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Proc Natl Acad Sci U S A. 2018 Sep 10. pii: 201809276. doi: 10.1073/pnas.1809276115. [Epub ahead of print]

High nitrous oxide fluxes from rice indicate the need to manage water for both long- and short-term climate impacts.

Author information

1
Environmental Defense Fund, New York, NY 10010; kritee@edf.org.
2
Environmental Defense Fund, New Delhi 110001, India.
3
Fair Climate Network, Bagepalli 561 207, Karnataka, India.
4
Environmental Defense Fund, New York, NY 10010.
5
School of Biotechnology, Kalinga Institute of Industrial Technology, Bhubaneswar 751 024, Odisha, India.
6
University of Kansas, Lawrence, KS 66045.
7
Accion Fraterna Ecology Centre, Anantapur 515 003, Andhra Pradesh, India.
8
Bharath Environment Seva Team, Pudukkottai 622 101, Tamil Nadu, India.
9
Palmyrah Workers Development Society, Tirunelveli 627 452, Tamil Nadu, India.
10
Timbaktu Collective, Chennekothapalli 515 101, Andhra Pradesh, India.

Abstract

Global rice cultivation is estimated to account for 2.5% of current anthropogenic warming because of emissions of methane (CH4), a short-lived greenhouse gas. This estimate assumes a widespread prevalence of continuous flooding of most rice fields and hence does not include emissions of nitrous oxide (N2O), a long-lived greenhouse gas. Based on the belief that minimizing CH4 from rice cultivation is always climate beneficial, current mitigation policies promote increased use of intermittent flooding. However, results from five intermittently flooded rice farms across three agroecological regions in India indicate that N2O emissions per hectare can be three times higher (33 kg-N2O⋅ha-1⋅season-1) than the maximum previously reported. Correlations between N2O emissions and management parameters suggest that N2O emissions from rice across the Indian subcontinent might be 30-45 times higher under intensified use of intermittent flooding than under continuous flooding. Our data further indicate that comanagement of water with inorganic nitrogen and/or organic matter inputs can decrease climate impacts caused by greenhouse gas emissions up to 90% and nitrogen management might not be central to N2O reduction. An understanding of climate benefits/drawbacks over time of different flooding regimes because of differences in N2O and CH4 emissions can help select the most climate-friendly water management regimes for a given area. Region-specific studies of rice farming practices that map flooding regimes and measure effects of multiple comanaged variables on N2O and CH4 emissions are necessary to determine and minimize the climate impacts of rice cultivation over both the short term and long term.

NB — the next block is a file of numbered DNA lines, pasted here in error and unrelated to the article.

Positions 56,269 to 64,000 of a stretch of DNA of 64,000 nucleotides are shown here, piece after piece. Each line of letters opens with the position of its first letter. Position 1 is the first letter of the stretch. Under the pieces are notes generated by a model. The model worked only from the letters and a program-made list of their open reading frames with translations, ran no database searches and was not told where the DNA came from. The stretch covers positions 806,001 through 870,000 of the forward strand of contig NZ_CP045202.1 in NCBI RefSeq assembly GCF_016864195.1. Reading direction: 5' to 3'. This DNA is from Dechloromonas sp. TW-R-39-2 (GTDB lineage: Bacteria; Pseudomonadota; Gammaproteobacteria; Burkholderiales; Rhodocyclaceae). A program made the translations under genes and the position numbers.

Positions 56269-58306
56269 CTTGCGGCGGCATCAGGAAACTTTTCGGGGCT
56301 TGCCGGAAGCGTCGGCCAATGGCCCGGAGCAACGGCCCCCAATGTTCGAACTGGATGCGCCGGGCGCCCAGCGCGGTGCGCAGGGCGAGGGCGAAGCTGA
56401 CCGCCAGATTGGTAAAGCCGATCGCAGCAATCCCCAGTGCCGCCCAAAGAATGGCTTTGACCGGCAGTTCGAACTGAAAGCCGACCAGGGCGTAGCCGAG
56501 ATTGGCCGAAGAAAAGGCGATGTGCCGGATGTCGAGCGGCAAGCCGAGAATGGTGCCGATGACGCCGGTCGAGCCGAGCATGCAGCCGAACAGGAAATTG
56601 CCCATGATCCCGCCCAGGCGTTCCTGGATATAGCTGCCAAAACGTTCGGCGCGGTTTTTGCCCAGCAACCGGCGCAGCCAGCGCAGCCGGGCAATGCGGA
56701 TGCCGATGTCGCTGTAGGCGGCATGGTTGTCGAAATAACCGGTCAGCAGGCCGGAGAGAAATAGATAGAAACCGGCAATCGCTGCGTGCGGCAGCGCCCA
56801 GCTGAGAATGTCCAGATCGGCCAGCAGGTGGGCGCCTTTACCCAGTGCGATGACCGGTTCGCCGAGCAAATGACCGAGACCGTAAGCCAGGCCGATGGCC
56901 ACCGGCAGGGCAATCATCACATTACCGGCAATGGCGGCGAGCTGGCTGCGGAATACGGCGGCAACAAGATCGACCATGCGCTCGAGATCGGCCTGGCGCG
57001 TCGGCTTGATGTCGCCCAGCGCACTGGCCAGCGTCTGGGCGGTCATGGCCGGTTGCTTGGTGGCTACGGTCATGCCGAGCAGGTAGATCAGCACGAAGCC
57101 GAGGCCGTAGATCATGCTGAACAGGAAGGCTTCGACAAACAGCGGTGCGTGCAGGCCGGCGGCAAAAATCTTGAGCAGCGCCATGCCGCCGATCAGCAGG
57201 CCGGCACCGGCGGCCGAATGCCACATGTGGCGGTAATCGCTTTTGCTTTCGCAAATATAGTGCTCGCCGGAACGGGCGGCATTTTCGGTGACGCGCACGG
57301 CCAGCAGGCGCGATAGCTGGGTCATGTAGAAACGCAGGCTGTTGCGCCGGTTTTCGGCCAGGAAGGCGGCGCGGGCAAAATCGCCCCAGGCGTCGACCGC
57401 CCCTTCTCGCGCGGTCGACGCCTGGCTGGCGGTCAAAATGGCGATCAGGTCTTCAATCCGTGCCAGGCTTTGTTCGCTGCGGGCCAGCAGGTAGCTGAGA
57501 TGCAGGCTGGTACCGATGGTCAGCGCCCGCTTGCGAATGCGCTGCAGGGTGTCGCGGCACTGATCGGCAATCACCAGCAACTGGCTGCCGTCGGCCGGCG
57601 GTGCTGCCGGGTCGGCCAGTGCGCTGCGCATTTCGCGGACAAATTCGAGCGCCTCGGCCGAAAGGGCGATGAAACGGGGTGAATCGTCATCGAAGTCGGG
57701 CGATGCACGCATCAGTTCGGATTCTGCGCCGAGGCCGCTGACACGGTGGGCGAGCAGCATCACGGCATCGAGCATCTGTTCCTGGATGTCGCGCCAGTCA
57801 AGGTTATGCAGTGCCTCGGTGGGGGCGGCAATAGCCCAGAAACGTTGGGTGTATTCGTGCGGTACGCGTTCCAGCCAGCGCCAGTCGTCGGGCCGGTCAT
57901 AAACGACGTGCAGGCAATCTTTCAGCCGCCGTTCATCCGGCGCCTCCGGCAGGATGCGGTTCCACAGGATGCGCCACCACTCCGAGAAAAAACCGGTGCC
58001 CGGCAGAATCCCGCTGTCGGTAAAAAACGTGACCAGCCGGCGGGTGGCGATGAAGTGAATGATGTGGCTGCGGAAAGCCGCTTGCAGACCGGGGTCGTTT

KEYWORDS:

alternate wetting and drying; methane; nitrous oxide; rice; water

PMID:
30201704
DOI:
10.1073/pnas.1809276115
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Conflict of interest statement

The authors declare no conflict of interest.

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